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ful preacher. We should be glad to present to our readers a synopsis of the sermon, but must be content to express our satisfaction at meeting with a production abounding with such bold rebukes of sin, and with the noblest Puritan sentiments, from one who was lately a Universalist. The Addresses of President Hitchcock are all admirable specimens of this species of literature. It is quite superfluous to say, that they are written in clear, chaste, manly English, and sparkle with frequent classical, and more frequent scientific allusions and illustrations. A nobleness of sentiment and Christian feeling pervade every page, while the argument is conducted with a free and unfaltering step, from the premises to the conclusion. The inaugural address is not surpassed in our opinion by any similar performance that has fallen under our notice. For many years Dr. Hitchcock has stood high in public esteem as a man of science; and his late literary efforts have exalted him to respectable eminence, as a belles-lettres scholar. The friends of Amherst College can not but be encouraged by his elevation to the Presidency of that instituion. His single name will give it reputation. Mr. Owen's edition of Homer's Odyssey is a valuable gift to students of the Greek language. The Notes are numerous, too numerous, if there is any fault—leaving few difficulties for the student himself to master. We should think it would gratify those scholars who have finished their public education, and who know Homer only through the Iliad, to renew their acquaintance by reading the Odyssey, to which this edition will be no small help. “The Poor Doubting Christian drawn to Christ,” will attract attention from all who cherish the name of the pious and eminent author with suitable veneration. A

o single copy was lately discovered by the publishers, in the library of the Connecticut Historical Society; and the work is now given by them to the public in a new edition, af. ter being out of print for more than a century. A hasty perusal convinces us that it is well adapted to its purpose. The theology which underlays it, is the same which now prevails in the Congregational churches of New England; and the advice given to doubting Christians, is, so far as we have seen, judicious and scriptural. We see not why it should fail to fill a similar place in respect to feeble believers, which “Baxter's Call” occupies in relation to the unconverted.

Dr. Baird's Sketches of Protestantism occupies a field hitherto unknown, and to most readers inaccessible. It is a field, too, in respect to which the curiosity of the American churches is likely to be aroused, and on which our intensest feelings are to be engaged. The plans and efforts of the Foreign Evangelical Society have started hundreds of questions in respect to Italy as it has been and is, while the recent movement of the Christian Alliance, will make Italy and all that concerns Italy, to be a subject in respect to which all will be eager to know whatever can be known.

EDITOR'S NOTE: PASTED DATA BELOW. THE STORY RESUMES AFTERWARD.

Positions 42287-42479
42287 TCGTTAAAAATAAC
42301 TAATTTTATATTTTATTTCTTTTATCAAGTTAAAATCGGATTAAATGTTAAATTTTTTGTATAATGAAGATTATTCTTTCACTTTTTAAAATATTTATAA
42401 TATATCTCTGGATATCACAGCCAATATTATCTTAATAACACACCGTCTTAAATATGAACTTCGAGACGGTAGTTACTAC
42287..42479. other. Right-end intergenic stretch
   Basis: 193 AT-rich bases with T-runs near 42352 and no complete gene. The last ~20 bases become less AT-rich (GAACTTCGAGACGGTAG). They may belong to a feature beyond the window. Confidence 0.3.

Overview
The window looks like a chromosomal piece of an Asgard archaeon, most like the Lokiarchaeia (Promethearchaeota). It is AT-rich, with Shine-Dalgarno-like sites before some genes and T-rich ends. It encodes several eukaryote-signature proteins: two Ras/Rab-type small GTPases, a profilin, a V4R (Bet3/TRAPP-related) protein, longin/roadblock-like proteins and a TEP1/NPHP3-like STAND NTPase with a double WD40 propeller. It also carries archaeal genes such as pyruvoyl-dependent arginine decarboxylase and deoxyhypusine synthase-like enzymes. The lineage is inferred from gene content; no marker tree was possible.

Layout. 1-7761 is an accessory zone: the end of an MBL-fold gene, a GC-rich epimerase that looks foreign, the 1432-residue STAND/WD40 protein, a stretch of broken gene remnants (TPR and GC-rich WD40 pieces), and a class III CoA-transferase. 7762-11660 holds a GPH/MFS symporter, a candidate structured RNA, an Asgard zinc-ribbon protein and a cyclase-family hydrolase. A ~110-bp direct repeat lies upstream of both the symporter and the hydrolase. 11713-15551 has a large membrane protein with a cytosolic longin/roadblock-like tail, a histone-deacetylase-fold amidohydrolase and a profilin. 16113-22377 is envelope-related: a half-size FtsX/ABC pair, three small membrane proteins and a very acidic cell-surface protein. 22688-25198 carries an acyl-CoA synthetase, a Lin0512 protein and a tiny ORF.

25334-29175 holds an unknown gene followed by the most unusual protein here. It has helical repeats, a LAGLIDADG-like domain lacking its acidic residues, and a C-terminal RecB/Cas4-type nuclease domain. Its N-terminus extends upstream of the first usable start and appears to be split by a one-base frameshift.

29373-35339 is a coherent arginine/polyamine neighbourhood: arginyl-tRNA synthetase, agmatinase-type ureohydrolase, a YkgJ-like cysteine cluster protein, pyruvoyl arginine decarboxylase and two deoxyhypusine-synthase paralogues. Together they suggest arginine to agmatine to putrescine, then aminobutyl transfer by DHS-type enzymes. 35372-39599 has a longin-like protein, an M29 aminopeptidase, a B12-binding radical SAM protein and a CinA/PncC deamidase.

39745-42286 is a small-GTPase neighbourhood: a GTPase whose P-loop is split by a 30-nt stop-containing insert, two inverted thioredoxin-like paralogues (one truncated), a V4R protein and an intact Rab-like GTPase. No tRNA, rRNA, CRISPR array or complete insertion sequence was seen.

The book consists of three parts; the first is a history of the various attempts which were made to stem and cast off the power of the Romish church, before and during the Reformation. The second is a history of Protestantism from the Reformation till the present day; including an account of the political changes of its ever-changing states, as they illustrate the present condition of education, religion, and freedom. The third is devoted to the history and present condition of the Waldenses.

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N E W E N G L A N DE R.

No. XII.

OCTOBER, 1845.

T H E con DITION, Hos PITALs, AND Ho MEs of SAILORs."

THIS sermon was printed at the request and expense of the Board of Trustees of the American Seamen's Friend Society. Its style is finished and classical, like all the writings of the able and popular author. Its sentiments are poetical and many of them true. The author always discourses beautifully on man as a live animal, to be “boarded, lodged and done for”—he has much sympathy and kindness for men and all other living things—he admires their excellencies and glides as gently as possible over their imperfections. Yet such are the physical privations and hardships of the sailor, that a man may be pardoned for giving, in his case, a peculiar prominence to the question, What shall he eat, and where withal shall he be clothed 2

We intend to take the sermon of Dr. Dewey, as the text of our present discourse ; at the same time preclaiming for ourselves a Methodistic license to itinerate, and to be, like Dr. D. himself, totally unshackled by any strait-laced homiletic re

imen.

Dr. D. dwells chiefly on the ne

* The Character and Claims of Seafaring Men; a Sermon by Orville Dewey, Pastor of the Church of the Messiah, in the city of New York. New York: Charles S. Francis & Co. 1845.

Vol. III. 61

cessity of improvement in the sailor's social relations. He would have the barrier between him and society broken down—he would have the “isolation” of the sailor done away—he would make him a component part of the general mass of men, without his clanship, his peculiar church, boarding-house, hospital, dress and dialect. But he seems to be laboring under an impression, not uncommon, that this isolation is altogether compulsory, whereas, in almost all cases, it is the sailor's own choice—the effect of his peculiar occupation, habits, and character. Who ever forbade the sailor to enter the landsman’s house of worship 2 Nay, what Christian would not gladly relinquish his own pew, rather than suffer a sailor to retire from the church for want of a seat 2 The sailor needs a peculiar place of worship and a peculiar kind of preaching, because he will rarely come to our churches —he fears that he would be considered an intruder were he to venture among us. And sometimes he is poor, and can not afford to provide himself with clothing which he considers fit to appear in, among a “full-rigged,” sashionable congregation. It is very true that such a congregation would be glad to see the sailor among them in any dress —but their being glad to see him would not render him glad to come, or make him feel at home if he did come, and his feelings and wishes must be consulted—for (shall we speak or keep silence 2) the sailor is born of woman, and he, like other men, inherits a full proportion of